Somnambule - Writing About Music

Pepito ~ Migrante Remixed

Here comes the Spanish electronica invasionista! By the sounds of this disk, people should be hanging out the flags, rolling out the bunting and getting the ticker tape ready. The press release refuses to impart any useful information - which is kind of likeable. The webpage is even more likeable as it announces in far too large lettering “jiggerypokery audio para chinchillas desde 1997”. Who knew? I’m guessing that this disk is a set of five tracks refried by five different remixers. No sé nada obre Pepito (and that’s probably really bad Spanish) but by a miniscule amount of online sleuthing – er in other words looking at their website ( – it turns out that Pepito are a Latin American duo of Ana Machado and José Márquez based in San Francisco. On one page they list the groups they’re inspired by which include Tortoise, Autechre, Momus and Cornelius among others – which on listening to this disc makes sense.

‘Salyut’ remodelled by Wobby steadfastly refuses to do the predictable thing - like going from a to b along anything approaching a straight line for instance - instead goes the wrong way down one-way streets, jumps out of fourth-floor windows – that sort of thing, but musically. Beige fumbles with ‘Terapia’ and begins with a man singing ‘yo no quiero’ which I think means I don’t want you (or you don’t want me?). At one point one of Apple’s voices (the wheezy one) says ‘I don’t understand a thing’ which is a likeable acknowledgement of the linguistic gap. But it doesn’t matter. ‘Ardilla’ lists Latin American countries (El Salvador, Peru, Nicaragua, Panama, Paraguay, Cuba, Venezuela, Mexico, Ecuador, Uruguay, Argentina and more) against a lightheartedly optimistic musical backdrop... and makes you wonder at the possibilities that these names conjure. This ep makes you realise that the world is a wonderful place at least for some of us. What is really attractive is the piecemeal, fragmentary electronics and the way they’re threaded together with strong voices, funky effects, great rhythms, funny sounds - you name it. Highly recommended.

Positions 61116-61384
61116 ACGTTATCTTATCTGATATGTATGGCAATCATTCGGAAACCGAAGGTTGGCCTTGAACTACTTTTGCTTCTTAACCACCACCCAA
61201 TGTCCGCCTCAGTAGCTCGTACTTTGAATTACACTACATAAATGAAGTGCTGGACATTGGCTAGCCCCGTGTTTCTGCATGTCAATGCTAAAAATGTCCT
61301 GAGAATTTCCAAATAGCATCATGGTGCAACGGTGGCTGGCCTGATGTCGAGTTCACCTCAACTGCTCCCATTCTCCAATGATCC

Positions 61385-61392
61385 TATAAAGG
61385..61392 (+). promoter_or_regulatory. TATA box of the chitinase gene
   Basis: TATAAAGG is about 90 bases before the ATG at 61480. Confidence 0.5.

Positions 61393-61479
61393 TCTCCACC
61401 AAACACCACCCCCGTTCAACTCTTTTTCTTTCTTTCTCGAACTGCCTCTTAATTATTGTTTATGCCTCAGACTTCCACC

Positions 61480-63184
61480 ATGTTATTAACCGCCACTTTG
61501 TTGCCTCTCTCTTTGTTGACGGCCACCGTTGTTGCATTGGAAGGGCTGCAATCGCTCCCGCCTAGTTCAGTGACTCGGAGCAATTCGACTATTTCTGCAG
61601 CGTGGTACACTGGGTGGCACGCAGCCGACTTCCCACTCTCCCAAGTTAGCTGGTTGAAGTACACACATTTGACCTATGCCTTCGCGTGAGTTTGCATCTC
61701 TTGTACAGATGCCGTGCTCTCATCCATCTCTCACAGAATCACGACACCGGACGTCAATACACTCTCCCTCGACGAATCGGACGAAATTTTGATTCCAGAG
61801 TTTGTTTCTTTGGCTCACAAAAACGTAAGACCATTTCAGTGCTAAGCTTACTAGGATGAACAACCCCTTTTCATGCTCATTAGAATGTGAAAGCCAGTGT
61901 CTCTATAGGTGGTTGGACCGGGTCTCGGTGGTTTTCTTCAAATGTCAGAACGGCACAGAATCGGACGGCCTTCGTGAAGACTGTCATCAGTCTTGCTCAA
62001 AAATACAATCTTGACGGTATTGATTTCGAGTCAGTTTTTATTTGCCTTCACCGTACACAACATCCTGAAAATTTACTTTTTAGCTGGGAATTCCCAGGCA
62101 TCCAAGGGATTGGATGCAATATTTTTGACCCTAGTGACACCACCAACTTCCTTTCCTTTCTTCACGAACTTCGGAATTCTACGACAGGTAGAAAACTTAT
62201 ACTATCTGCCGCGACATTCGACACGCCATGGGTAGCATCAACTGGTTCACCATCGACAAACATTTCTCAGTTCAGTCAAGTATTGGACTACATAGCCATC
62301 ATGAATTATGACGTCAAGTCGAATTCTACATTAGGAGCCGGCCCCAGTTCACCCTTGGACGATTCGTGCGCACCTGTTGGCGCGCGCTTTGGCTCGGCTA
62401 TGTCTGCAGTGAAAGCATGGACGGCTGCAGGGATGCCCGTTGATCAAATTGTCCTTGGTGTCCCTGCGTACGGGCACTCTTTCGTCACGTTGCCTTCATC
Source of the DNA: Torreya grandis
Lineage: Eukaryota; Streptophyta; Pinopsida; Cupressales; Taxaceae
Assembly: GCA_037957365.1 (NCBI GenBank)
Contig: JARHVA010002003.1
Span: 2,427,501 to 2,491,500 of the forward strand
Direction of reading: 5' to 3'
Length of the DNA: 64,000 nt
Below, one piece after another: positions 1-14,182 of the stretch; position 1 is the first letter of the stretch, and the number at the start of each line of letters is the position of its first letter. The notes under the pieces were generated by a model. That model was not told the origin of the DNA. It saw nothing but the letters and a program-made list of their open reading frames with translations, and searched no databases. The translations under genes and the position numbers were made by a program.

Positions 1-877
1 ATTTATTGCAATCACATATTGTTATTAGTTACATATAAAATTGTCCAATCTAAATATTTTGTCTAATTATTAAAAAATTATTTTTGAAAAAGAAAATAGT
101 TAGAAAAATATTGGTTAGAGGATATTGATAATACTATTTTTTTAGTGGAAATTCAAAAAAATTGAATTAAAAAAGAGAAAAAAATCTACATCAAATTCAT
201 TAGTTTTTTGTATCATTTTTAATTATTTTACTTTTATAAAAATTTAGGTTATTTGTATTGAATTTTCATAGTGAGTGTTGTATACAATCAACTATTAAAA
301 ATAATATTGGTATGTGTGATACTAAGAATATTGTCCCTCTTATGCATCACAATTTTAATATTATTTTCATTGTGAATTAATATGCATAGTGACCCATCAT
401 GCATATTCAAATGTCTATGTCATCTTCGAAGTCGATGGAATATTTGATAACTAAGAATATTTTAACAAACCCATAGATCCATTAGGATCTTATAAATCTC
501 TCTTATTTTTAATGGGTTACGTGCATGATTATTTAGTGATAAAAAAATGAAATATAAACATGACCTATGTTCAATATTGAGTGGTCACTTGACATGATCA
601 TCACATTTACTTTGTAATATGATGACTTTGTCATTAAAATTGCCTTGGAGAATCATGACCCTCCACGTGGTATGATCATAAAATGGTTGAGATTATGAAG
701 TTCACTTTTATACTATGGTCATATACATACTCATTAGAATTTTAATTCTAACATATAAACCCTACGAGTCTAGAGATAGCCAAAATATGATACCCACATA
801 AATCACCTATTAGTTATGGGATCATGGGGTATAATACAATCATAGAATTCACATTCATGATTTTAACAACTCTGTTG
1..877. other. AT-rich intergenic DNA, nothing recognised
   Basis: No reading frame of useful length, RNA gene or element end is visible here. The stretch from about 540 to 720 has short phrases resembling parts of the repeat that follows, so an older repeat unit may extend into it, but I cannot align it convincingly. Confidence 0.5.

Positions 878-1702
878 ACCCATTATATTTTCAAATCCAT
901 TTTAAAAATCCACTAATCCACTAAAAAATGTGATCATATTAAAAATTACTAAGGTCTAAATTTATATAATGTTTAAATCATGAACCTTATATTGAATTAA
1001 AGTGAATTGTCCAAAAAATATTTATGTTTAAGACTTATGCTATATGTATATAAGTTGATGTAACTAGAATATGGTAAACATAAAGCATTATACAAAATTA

Colin Buttimer
March 2004
Published by Absorb